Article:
At the beginning of the project, the expectations are clarified and customer problems defined, and then the magic begins. Instead of waiting months to deliver the completed project, a working version of the software is provided frequently throughout the development process. This allows the client to test the software, give feedback, and have continuous communication with the Agile development team. The benefits are clear: the project is delivered faster, the outcome is controlled every step of the way, and financial risk is dramatically decreased.
Rethink the way you do your business
When talking about the future, the Agile mindset is not a trend but a new way of doing business that’s here to stay. Continuous adjustments to clients' needs, flexibility in terms of budget and deadlines, and better use of the company's resources along the way – the benefits are truly outstanding.
Business agility will open up a whole new world of opportunities if you learn how to utilize it. In the end, the results will speak for themselves: you will detect problems faster, your clients will be satisfied and involved in every step of the project, and you will learn to utilize your team in a whole new way.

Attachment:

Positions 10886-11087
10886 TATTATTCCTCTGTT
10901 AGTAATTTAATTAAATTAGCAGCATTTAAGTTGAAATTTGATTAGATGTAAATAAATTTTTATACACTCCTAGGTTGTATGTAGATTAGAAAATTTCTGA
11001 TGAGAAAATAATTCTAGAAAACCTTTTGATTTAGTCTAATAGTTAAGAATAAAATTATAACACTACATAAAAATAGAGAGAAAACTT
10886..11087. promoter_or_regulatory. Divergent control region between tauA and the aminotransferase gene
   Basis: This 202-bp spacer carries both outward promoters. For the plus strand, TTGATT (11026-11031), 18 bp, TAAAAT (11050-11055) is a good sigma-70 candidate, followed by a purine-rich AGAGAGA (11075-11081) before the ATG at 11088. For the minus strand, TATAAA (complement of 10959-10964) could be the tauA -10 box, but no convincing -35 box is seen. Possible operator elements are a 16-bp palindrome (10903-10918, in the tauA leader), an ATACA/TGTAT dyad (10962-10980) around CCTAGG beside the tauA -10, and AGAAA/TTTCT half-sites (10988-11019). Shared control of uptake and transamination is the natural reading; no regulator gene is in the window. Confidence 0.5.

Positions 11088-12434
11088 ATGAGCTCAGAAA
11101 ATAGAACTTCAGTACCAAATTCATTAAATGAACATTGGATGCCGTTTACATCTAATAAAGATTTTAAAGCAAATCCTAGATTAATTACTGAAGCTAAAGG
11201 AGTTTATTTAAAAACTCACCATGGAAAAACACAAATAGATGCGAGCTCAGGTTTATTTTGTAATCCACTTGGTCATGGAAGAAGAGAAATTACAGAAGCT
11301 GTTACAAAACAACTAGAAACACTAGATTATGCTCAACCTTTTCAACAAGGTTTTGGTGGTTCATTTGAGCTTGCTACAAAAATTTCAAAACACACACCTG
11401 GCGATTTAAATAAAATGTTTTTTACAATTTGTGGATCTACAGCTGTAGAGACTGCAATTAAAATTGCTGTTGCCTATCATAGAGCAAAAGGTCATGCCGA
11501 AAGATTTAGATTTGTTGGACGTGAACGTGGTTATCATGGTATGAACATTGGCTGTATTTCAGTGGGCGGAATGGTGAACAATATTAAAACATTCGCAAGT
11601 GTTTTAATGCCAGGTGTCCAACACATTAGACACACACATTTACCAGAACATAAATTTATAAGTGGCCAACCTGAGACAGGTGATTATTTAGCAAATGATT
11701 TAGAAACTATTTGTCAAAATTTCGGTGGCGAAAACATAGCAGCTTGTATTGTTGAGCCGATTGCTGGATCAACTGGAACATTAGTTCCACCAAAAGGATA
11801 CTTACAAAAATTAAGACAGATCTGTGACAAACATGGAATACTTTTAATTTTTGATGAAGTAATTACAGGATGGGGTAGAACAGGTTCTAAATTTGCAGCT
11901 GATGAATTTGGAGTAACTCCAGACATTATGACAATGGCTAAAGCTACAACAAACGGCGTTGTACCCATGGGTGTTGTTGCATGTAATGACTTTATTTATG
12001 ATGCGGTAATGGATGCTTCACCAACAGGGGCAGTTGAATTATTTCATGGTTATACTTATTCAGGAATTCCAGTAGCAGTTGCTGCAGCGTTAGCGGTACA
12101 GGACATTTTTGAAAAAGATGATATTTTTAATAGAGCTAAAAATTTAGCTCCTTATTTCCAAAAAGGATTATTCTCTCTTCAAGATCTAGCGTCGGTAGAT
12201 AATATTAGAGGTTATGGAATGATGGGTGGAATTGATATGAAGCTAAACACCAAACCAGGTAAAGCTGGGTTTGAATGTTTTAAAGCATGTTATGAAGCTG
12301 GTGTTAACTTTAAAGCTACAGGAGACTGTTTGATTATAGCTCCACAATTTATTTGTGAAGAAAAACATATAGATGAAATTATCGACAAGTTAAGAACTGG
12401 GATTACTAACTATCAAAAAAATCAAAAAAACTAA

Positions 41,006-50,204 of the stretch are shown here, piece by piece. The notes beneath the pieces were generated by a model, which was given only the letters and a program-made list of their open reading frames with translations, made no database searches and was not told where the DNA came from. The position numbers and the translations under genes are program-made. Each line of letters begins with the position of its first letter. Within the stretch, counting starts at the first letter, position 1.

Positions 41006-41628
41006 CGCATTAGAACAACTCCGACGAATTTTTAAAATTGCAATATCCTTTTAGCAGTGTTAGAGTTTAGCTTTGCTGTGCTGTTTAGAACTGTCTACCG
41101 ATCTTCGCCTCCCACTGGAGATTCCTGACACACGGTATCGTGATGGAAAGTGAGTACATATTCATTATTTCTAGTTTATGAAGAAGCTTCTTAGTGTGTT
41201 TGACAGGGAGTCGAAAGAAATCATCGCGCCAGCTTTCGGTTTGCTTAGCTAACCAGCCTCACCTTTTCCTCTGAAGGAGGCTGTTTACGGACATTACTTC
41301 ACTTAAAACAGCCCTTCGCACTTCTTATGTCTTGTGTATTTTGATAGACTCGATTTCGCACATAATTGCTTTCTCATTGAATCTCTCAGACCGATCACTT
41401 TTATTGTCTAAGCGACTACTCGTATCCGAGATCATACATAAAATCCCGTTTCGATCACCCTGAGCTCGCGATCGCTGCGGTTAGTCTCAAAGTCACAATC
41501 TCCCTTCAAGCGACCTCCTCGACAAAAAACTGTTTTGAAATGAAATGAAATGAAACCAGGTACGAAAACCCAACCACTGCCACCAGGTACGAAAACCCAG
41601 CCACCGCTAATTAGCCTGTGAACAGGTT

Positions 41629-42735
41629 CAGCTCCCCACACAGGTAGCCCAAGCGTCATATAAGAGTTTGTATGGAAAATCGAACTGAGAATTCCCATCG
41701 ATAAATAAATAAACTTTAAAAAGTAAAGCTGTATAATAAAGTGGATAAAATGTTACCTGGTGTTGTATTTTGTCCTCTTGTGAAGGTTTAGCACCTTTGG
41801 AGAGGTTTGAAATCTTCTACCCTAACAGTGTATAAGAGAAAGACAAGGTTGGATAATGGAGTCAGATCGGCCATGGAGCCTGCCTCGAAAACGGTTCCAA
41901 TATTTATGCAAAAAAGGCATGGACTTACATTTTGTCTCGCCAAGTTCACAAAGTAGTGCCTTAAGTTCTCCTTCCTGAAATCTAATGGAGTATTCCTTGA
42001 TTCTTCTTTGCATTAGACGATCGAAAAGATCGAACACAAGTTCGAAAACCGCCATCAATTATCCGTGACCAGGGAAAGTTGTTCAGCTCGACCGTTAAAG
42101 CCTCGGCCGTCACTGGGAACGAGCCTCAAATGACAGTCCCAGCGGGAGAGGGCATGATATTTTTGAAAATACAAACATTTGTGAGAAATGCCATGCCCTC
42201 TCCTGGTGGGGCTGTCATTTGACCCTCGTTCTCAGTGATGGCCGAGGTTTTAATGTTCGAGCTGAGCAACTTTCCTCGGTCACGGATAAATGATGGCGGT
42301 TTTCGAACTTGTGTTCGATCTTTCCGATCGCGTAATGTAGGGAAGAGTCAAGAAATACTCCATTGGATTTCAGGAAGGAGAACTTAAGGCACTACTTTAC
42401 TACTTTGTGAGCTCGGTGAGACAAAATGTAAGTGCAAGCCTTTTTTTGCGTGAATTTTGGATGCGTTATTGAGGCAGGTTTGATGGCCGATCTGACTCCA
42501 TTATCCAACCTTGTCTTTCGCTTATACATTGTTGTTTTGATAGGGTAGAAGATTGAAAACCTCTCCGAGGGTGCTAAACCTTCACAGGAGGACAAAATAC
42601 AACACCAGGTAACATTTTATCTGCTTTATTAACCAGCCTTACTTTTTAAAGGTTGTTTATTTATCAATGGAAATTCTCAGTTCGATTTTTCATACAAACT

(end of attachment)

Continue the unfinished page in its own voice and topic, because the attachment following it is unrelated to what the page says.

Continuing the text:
In the long run – Agile will save you time, money, and disappointment. Even though your first instinct might pull you towards fixed project specifications, deadlines and budgets, business agility will allow you to evolve and keep up with constant changes around you.
If you’re the type of person who:
Enjoys dynamic surroundings
Is highly adaptive to change
Always looking for new opportunities
Then you have the Agile mindset, and you should seriously consider implementing Agile principles in your business. It will boost your visibility, increase adaptability and business alignment, as well as increase the value for the customer and lower the overall financial risks. If you were to ask us which business mindset to choose – traditional or Agile, the answer is - it depends on the work and the clients. In general, if there is even the slightest possibility to do so, take the Agile route and never look back!